Mat Honan in Wired.com outlines the consequences for user authentication after the trauma of his own identity having been stolen earlier this year.

 

He argues that passwords cannot remain the primary challenge to a user to access an account. The reasons are simple enough and have been known to identity verification folks for years:

 

1. passwords have to be reset - the reset process is the weakest link. This is sometimes known as the "ground truth" problem. How do you re-establish a solid basis for the right of the user to access the information.
2. since users now routinely acquire 200 relationships with organisations over their lifetime - the notion of getting users to have unique and strong passwords that are retained in their impossibly stretched memory is simply ridiculous. The result is that user's attempts to deal with this introduce security weaknesses. This is referred to as the "cognitive load" problem.

 

It is good that Honan is spreading the word. It is high time to take action to prevent the further rise of identity theft and fraud.

 

He also suggests that the solution must necessarily re-define how the trade off is made between privacy and security. And again he is right here. You can't repeatably establish "ground truth" without the user divulging information. The notion that only tokens are shared is only valid if some system or someone has obtained data on the person.
He also points out that, ultimately, there might also need to be a rebalancing of the other key trade off: convenience vs. security. We, as users, may need to be prepared to go through more detailed registration and reset processes for accounts that have any kind of personal information.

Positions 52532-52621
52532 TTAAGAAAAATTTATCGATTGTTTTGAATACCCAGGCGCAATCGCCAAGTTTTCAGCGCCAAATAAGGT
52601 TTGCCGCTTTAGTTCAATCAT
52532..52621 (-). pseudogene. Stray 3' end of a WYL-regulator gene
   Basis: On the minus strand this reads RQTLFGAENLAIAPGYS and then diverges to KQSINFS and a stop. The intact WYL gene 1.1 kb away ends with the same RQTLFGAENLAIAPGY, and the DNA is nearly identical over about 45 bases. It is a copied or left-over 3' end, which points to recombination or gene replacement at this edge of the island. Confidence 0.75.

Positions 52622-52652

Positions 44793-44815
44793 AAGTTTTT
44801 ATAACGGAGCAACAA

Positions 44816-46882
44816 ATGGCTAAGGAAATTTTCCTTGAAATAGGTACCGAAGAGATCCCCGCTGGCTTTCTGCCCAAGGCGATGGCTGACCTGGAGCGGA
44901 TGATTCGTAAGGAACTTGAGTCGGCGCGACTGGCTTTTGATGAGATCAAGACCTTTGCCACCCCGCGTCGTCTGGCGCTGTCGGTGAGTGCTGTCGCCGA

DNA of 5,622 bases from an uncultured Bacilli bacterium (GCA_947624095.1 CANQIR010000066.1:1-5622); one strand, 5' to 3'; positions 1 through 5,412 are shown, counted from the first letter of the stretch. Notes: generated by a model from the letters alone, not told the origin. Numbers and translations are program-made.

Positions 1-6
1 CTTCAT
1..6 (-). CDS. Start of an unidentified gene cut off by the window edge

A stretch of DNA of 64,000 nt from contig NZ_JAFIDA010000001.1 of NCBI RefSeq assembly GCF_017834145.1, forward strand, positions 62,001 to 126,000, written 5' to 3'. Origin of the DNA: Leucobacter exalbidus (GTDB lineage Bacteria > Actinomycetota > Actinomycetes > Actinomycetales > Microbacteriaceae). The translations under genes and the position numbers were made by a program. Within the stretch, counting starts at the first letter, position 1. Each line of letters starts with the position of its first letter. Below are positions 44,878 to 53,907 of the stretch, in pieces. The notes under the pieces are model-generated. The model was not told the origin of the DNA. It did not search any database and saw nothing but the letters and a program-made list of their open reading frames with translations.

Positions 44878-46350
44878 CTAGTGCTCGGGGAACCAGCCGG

One other important point that is made clear from his own experience: there are very few account types that are low risk. If criminals break into something relatively minor like your netflix account it appears they can only order extra films and that the economic impact is low. But in fact, they can use the information learned about you there to try to hack another account.

 

Mat Honan is careful not to claim to know exactly what will come. The path from here to a generally acceptable improved authentication process is not an easy one to map out. It could have aspects that are more centralised or indeed more decentralised than now. It could rely on data stored by social networks or on a standard that evolves to exchange data. There are myriad possibilities and for sometime to come there will be a myriad of options - only one thing is sure: we will not be accessing accounts using the current password approach for long more.

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Do businesses need to know WHO you are?

 

What does an organisation need to know to transact with you? One thing that is almost never needed is your name - indeed as Dave Birch argues in this video, a preoccupation with using information like your name, date of birth, etc for identification is often just plain wrong.

 

Dave argues that for any transaction only the absolutely necessary data should be made available: your photo and that you are over 18 is enough to buy alcohol and nothing else (not a card with name, address, date of birth, etc.). To pay for something you just need the PIN expected by the chip on the card - everything else printed on the card including your name is just a fraud risk.

 

About the speaker: David Birch is a digital money and ID consultant paving the way for a 21st-century identity. He is a director of Consult Hyperion, an IT management consultancy that specialises in electronic transactions.